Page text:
Barrett King 33:42
So to translate the language of value differently. I mean, if I think about what agencies do, and where they impact to your point, they, they know your customer, they know your market. And so if you're going to go to market and say I want someone to do something, it's interesting, I just talked to a business of the day there 45 people to get an $8 million round trying to grow their organization, he's like, we're gonna go hire a marketing leader. Why are you doing the TLDR? Long, short, like, we need marketing. So why not hire a marketing leader, like go hire a content producer, first, get your voice out there a little bit, do some brand awareness? Long and short of it is like, well, what if you can hire a specialist agency in five years that has mastered the AI version of that. And I think what's interesting is this race to the bottom you see, with the commoditized services, it's a differentiator, like you said, Jared as well, but also the ability to empower agencies again, to take back control a little bit, and drive the specific Pricing and Value conversations they want, but also with outcomes to your point results, and be able to say like we did it efficiently, effectively, and with the specialization you're looking for. And that's why you hired a firm like, you know, cool or whatever, we end up calling this thing. You know, it's interesting,

Isaac Morehouse 34:44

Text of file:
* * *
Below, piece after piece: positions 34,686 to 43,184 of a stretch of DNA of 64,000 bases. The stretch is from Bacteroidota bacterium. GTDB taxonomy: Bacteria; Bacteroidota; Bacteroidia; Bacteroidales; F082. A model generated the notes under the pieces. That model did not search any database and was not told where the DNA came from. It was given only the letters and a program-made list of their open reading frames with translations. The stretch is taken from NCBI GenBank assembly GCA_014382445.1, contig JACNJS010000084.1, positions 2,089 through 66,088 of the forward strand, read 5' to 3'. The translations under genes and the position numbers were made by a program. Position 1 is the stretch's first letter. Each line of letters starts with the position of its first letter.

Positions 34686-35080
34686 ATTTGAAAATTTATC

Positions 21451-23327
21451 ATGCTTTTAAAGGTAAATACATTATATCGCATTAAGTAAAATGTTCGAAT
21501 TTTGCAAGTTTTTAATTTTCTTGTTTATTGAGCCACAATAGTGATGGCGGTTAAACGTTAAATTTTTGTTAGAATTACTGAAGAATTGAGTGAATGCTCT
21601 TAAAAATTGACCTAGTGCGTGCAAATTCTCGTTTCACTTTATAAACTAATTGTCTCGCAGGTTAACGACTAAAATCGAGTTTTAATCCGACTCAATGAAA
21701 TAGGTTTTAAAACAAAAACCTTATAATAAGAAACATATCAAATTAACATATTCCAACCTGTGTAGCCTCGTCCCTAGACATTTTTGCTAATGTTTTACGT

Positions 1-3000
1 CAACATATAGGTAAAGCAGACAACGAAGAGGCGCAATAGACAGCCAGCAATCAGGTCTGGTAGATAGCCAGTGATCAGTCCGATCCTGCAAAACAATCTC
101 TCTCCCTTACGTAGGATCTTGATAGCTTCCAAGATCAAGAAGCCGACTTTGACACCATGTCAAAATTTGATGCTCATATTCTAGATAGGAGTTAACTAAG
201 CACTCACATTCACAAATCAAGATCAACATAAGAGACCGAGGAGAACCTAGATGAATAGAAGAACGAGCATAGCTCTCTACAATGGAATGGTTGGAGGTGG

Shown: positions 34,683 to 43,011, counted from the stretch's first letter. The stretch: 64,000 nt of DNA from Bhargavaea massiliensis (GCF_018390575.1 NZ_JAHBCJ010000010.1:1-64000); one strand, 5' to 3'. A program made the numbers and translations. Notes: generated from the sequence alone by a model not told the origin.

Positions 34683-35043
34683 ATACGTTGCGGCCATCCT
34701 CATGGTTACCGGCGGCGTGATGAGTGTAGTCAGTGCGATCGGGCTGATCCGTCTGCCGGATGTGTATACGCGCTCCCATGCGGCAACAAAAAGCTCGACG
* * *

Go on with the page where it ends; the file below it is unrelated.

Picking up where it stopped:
Jared, when you mentioned legal services as sort of playing around with that and thinking about any of those services and a lot of the things that agencies, marketing agencies and other agencies do is similar to this where the It's not like a It's not like a repeated thing with the same outcome every time. I mean, accounting is like this to that my brother used to work at an accounting firm, and they would do this exercise is like a joke, they would have the same tax return run by like six different people, and they would all come out with something different. It's like literally, like, if you asked five different lawyers to drop a contract, they're all going to be different. Now they all work. They're all correct enough for the market. But what matters? So you think about that? And you think, Okay, well, could you replace something like that with an AI, you couldn't do it with a general AI because there's too much context, but you could with like a really niche down. Like one law firm says, We want AI to study all the contracts that this one guy writes. And now you can have things that basically look like his contracts. But here's where here's where it falls apart. Now, there's a problem, right? Because even the human drawn up contracts, they have typos, they have errors, they have mistakes in judgment, what works is that I get to go back to the human and say, Hold on, there's a problem. And they say, Oh, let me fix that. That's where you want the machine to do that front end part. But you want to talk to a real human when it's broken, to make the judgment call, right. And that's where like, I think you could see some of these things where you like an agency has, we have our own AI that does these components in it, and it's got our own voice and all this stuff. And when it breaks, we have a human at the back of it that's managing it. So you're not literally dealing with a robot all the time. And you get to kind of like soften that friction.